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Home Authors K-O (By Surname) John McNally – Infinity Drake: The Sons of Scarlatti | Review
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John McNally – Infinity Drake: The Sons of Scarlatti | Review

Title: Infinity Drake: The Sons of Scarlatti

Author: John McNally

Type: Fiction

Page Count/Review Word Count: 404

Rating: 8/10

 

John McNally - Infinity Drake: The Sons of Scarlatti

John McNally – Infinity Drake: The Sons of Scarlatti

 

Disclaimer: While I aim to be unbiased, I received a copy of this for free to review.

To begin with, I wasn’t sure what to expect from this book – I was worried that it was going to end up being a rip-off of Honey I Shrunk the Kids, and it’s certainly true that the author was probably influenced by that. However, this book offers so much more.

Loosely speaking, it follows the story of the young Infinity Drake (Finn for short), as he helps his Uncle Al to save the world from a terrorist conspiracy. The terrorists have released the scarlatti insect, an extremely dangerous creature which threatens to spread across the majority of the civilised world, wiping out 6 billion people.

Finn and his Uncle Al team up with some science folks to carry out an audacious plan – a crack military team is to be shrunk down to the size of fingernails and send to track down the terrorists’ scarlatti by releasing, tracking and following a second scarlatti, the only other insect of its kind in the world. Sounds like nothing could go wrong, right?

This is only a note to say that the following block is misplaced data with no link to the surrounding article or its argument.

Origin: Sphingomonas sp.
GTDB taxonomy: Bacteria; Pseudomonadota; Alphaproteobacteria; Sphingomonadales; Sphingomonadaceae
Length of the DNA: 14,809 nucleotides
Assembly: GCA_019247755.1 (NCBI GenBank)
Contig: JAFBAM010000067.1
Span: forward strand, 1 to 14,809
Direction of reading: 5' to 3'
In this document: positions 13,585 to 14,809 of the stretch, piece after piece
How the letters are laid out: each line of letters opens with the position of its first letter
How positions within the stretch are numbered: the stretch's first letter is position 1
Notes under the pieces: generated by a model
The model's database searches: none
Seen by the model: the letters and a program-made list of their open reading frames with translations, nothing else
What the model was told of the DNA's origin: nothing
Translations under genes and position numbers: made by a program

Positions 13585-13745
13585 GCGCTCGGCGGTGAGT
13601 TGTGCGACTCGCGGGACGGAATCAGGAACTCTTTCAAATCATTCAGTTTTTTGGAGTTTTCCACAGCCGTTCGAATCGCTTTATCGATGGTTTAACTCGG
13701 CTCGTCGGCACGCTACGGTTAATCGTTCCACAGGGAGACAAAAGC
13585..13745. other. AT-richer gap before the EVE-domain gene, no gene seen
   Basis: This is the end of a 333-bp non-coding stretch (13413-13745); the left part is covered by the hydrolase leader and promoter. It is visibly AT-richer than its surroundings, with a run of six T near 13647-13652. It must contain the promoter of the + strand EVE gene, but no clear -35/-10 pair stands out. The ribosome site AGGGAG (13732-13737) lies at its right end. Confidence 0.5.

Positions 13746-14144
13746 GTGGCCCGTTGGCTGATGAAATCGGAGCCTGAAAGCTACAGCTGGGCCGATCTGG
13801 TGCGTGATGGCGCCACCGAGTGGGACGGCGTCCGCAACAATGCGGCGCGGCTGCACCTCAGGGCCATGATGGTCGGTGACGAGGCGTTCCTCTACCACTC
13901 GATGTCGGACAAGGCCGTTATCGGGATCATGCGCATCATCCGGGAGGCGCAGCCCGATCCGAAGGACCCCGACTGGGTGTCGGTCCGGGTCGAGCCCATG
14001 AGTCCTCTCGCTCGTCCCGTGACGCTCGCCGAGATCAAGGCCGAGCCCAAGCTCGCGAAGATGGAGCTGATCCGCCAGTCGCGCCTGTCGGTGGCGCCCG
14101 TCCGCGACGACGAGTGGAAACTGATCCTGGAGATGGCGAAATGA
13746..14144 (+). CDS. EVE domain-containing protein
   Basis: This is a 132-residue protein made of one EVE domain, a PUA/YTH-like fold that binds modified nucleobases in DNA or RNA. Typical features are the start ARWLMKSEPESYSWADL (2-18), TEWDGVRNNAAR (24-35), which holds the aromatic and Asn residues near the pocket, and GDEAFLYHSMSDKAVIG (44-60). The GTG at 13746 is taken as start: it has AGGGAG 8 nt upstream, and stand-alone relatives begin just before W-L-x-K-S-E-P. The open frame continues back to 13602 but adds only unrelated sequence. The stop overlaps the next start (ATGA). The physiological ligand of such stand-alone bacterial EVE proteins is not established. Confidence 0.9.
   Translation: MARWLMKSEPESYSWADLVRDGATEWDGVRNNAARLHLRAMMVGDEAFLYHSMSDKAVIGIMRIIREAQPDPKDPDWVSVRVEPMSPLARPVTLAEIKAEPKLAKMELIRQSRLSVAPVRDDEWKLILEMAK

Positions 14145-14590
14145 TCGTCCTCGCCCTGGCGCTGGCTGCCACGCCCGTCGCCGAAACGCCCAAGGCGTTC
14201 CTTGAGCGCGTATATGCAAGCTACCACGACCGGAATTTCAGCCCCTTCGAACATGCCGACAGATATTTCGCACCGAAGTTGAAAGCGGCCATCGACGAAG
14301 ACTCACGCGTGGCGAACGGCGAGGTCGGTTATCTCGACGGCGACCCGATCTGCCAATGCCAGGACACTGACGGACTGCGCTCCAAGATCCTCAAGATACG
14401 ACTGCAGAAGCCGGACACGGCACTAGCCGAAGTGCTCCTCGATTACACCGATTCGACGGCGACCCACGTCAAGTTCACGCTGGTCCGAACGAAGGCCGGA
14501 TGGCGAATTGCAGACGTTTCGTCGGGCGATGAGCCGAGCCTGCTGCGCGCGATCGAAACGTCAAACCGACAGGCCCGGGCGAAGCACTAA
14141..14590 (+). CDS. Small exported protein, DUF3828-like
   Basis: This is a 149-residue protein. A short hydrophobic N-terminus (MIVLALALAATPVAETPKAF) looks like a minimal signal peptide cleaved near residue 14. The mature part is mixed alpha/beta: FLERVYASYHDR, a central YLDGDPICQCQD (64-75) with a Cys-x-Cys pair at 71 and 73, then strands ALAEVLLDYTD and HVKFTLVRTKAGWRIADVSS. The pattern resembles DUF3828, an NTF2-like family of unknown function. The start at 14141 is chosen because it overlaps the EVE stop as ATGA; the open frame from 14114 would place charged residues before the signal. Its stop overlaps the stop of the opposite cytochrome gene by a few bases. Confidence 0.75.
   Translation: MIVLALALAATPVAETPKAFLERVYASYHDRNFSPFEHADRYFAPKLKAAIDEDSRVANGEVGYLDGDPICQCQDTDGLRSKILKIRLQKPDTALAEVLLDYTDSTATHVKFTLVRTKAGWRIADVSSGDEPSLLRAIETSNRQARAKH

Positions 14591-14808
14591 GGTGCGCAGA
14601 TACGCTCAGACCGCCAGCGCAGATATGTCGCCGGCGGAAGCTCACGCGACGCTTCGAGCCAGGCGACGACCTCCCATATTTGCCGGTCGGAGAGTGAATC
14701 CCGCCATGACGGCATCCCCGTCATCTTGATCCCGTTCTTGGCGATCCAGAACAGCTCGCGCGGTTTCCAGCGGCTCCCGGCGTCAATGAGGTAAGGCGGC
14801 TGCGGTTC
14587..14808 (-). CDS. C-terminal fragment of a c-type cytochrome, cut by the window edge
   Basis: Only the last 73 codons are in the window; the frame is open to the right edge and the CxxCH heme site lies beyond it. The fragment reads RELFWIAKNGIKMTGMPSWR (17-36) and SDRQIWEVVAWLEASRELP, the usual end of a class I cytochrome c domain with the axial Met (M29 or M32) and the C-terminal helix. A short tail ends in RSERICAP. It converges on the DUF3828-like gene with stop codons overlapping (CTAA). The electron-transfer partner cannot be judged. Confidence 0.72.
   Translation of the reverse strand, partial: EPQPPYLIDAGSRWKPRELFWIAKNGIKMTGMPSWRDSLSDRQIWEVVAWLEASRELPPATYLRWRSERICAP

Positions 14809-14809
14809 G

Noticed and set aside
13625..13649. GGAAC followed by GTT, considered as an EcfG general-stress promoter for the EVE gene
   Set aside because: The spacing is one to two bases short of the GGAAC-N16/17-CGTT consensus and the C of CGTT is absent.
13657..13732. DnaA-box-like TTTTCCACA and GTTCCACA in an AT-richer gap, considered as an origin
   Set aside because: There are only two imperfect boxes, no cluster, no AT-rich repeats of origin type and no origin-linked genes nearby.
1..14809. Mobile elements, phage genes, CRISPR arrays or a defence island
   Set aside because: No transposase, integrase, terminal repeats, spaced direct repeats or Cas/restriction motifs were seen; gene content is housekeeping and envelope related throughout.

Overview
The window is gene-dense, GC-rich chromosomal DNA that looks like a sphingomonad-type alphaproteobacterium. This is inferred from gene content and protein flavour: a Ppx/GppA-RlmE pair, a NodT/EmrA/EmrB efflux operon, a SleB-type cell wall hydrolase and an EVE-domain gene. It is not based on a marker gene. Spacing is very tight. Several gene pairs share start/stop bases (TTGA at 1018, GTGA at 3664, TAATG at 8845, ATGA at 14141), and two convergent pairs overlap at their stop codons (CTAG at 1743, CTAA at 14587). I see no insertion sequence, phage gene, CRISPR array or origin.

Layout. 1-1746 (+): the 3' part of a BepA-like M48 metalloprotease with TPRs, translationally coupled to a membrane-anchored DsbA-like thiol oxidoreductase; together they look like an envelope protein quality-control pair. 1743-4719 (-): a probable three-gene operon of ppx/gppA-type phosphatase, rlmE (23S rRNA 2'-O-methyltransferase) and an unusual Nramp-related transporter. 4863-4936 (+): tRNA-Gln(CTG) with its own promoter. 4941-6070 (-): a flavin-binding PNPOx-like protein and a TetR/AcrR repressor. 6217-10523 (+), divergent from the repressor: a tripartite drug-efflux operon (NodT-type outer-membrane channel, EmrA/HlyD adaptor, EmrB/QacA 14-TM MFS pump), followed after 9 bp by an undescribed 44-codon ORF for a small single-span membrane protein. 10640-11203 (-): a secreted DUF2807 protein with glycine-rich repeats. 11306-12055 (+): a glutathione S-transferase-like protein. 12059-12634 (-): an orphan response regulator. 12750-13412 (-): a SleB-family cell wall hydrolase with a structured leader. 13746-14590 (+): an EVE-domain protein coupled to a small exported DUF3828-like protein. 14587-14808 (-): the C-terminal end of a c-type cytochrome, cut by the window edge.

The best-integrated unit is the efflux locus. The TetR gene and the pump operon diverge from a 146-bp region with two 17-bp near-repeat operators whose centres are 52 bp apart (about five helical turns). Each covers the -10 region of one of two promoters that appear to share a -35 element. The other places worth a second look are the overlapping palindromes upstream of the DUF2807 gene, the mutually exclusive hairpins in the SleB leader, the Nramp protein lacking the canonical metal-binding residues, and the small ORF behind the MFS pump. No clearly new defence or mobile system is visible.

John McNally

John McNally

 

Wrong. The mission is compromised, and the special forces team has to operate off the radar, with no way of getting back in touch with HQ. Plus they have to deal with insects and animals that are bigger than they are, and when your grenades are the size of a speck of dust, it’s pretty difficult to take down an angry carnivore.

This book would be perfect for young adults with an interest in science, because science plays a key role throughout the manuscript. Whether the science that McNally speaks about is possible or not, it’s certainly plausible – the only thing that threw me off was a momentary reference to Google Analytics, which was poorly researched. I use Google Analytics all of the time for work, and so I know when someone’s talking out of their arse. In this instance, McNally was.

But overall, it’s pretty good for what it is, an escapism tale targeted at younger readers with a love for science. Infinity Drake is a relatable hero, even to myself – the series will be continued, so I’m looking forward to seeing what he gets up to in the next book.

 

Infinity Drake Promo

Infinity Drake Promo

 

Click here to buy Infinity Drake: The Sons of Scarlatti.

 

 
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